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The Stages of Agile Transformation

To keep up with the ever changing demands of today's fast paced world we need to keep changing how we manage our organization, how we tackle issues and even how w engage our employees. For the Millennial entering the work force a different approach is needed, even though they crave the same we craved at that age.

To execute an effective agile transformation you need to take ample time and go through several clear stages. Only when all your stakeholders have embraced each stage can you move forward to the next stage. This needs to be combined with a lot of mentoring and coaching and most of all trusting and letting go. Kind of like when you teach your child to swim or to ride a bike. You need to let go at some point and trust them that they can do it. The same way you need to learn to trust your team. Supervision has taken a major shift from telling those you supervise what to do to coaching them to learn themselves what to do.

You begin by analyzing honestly where you are at at this point. What leadership style are you using, what level or organizational maturity do you have and what level of management maturity have you and your team reached. This will clearly show you where you need training and adjustment. Then you decide whether your organization is ready for the transformation or not. If you are still mentally stuck in a top-down approach to Management, then you may want to start changing this first and learn by giving your Management Team increasing responsibility. Then look at the outcomes and learn to trust them. Just because they approach something differently may not be wrong. That's why it is important to focus on the outcomes. With one of the clients I consulted for, we discussed the possibility of certain individuals working part time from home. However he realized that he was not ready to trust them to be fully productive at home. Working from home is not easy and takes some getting used to. Then when Covid 19 hit, he quickly agreed that this is now crunch time and immediately, on the first work day after the first case in Kenya was announced, he instructed all those who are not working on site to work from home. He had done homework on how to implement it and read up on effective ways of managing remote teams. So he quickly changed how meetings were held. The Leadership team started meeting in daily huddles and weekly tactical planning meetings and he touched base with each of the Leadership Team one-on-one once a week. Some of the heads of department cascaded the approach into their teams and within no time, the office based members of staff were working remotely effectively within 2 weeks. This was combined with HR and the Health and safety team sharing numerous articles and information on how to effectively work from home.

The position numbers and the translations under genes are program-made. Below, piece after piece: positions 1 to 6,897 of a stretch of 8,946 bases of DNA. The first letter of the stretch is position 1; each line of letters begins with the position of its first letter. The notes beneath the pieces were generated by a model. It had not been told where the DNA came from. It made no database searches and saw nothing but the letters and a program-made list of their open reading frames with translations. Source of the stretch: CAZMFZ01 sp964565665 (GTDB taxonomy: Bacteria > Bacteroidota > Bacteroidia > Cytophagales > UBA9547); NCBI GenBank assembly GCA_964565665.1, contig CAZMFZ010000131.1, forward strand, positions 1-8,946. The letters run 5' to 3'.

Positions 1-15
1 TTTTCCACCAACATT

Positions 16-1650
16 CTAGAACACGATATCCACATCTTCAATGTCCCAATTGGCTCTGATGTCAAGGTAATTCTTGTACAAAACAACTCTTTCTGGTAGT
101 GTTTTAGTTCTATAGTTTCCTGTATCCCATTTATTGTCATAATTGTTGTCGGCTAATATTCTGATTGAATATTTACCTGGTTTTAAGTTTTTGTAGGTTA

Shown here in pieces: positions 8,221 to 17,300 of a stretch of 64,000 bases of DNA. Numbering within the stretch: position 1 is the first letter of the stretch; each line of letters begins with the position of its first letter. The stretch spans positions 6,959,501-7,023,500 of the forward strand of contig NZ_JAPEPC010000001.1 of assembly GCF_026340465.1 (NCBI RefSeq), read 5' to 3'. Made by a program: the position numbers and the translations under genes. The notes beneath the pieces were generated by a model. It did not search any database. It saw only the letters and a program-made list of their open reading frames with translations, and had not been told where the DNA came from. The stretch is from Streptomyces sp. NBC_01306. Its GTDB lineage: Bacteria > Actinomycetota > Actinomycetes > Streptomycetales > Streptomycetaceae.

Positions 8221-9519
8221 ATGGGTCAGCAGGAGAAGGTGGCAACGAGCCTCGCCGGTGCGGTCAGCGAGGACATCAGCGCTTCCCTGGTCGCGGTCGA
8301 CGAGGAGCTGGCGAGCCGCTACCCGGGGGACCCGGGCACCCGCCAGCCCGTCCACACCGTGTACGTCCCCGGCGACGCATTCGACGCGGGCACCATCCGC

If you want to do a major transformation like the agile transformation, you do need a mentor. Make sure you find an experienced and practical mentor who has done this shift in several companies before. Then you form a change team. You should involve an experienced change manager and identify change agents in every team or department, since this will take a lot of EQ and personal involvement. You need to have a team that not only develops the relevant structures and processes, but also does a lot of one-on-one mentoring and is willing to chair town hall meetings. Your employees need time to understand the new way of working, they need a safe space where they can voice their concerns and worries. The mental shift required is not an easy one and your employees on all levels need time for this.

I would actually always start with a pilot project, with those who are ready to embrace the change. That way you can figure out what works for your company while at the same time proving to those, who still need to embrace the change, that it indeed works. That way those personalities that are having a harder time accepting change have more time to adapt and can see that it will work. For example very process focused members of staff, with a process focused inner motivational value system, will take longer, since they have to understand the new "processes" first. But since in an agile environment the processes become blurred, it will be very difficult for them to wrap their head around it.

We can help you identify your Management Teams inner motivational value systems with Strength Deployment Inventory (SDI) Assessments. Our very own Stephanie Jaeger, is a certified SDI Facilitator and can do a workshop with your Leadership team. Once you have done this, you will be able to identify your change team based on their inner motivational value systems, their strengths and their ability to adapt to change.

Once you have your team, you need to spend some time on building this team, while also laying out the team charter, which details how you will engage with each other. Then you need to decide together how you will deal with set-backs and how you will reward those making great strides in the change and bringing great ideas on board. The agile transformation is not a one-size-fits-all, you have to customize to your organizational needs at the time.

Your plan needs to also include ways to fight the "fake agile", the many myths that float around and finally you need to have a plan to help people settle into the "new normal"

Steve Denning lays out 12 distinct stages you need to take your organization through to complete the Agile Transformation.

We at ACTS Integration Ltd will partner with you every step of the way during this process

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